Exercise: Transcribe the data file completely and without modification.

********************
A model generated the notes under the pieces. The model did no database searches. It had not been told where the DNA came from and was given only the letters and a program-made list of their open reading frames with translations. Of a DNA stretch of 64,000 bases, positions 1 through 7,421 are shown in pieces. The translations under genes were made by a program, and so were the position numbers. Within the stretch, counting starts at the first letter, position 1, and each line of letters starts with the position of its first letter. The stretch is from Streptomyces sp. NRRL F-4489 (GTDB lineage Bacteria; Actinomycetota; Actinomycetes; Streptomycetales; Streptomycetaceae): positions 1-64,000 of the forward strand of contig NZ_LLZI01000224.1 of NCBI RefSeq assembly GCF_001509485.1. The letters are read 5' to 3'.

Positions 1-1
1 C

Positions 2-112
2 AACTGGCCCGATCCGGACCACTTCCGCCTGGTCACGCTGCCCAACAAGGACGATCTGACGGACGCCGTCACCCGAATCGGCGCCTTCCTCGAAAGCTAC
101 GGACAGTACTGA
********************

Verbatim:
A model generated the notes under the pieces. The model did no database searches. It had not been told where the DNA came from and was given only the letters and a program-made list of their open reading frames with translations. Of a DNA stretch of 64,000 bases, positions 1 through 7,421 are shown in pieces. The translations under genes were made by a program, and so were the position numbers. Within the stretch, counting starts at the first letter, position 1, and each line of letters starts with the position of its first letter. The stretch is from Streptomyces sp. NRRL F-4489 (GTDB lineage Bacteria; Actinomycetota; Actinomycetes; Streptomycetales; Streptomycetaceae): positions 1-64,000 of the forward strand of contig NZ_LLZI01000224.1 of NCBI RefSeq assembly GCF_001509485.1. The letters are read 5' to 3'.

Positions 1-1
1 C

Positions 2-112
2 AACTGGCCCGATCCGGACCACTTCCGCCTGGTCACGCTGCCCAACAAGGACGATCTGACGGACGCCGTCACCCGAATCGGCGCCTTCCTCGAAAGCTAC
101 GGACAGTACTGA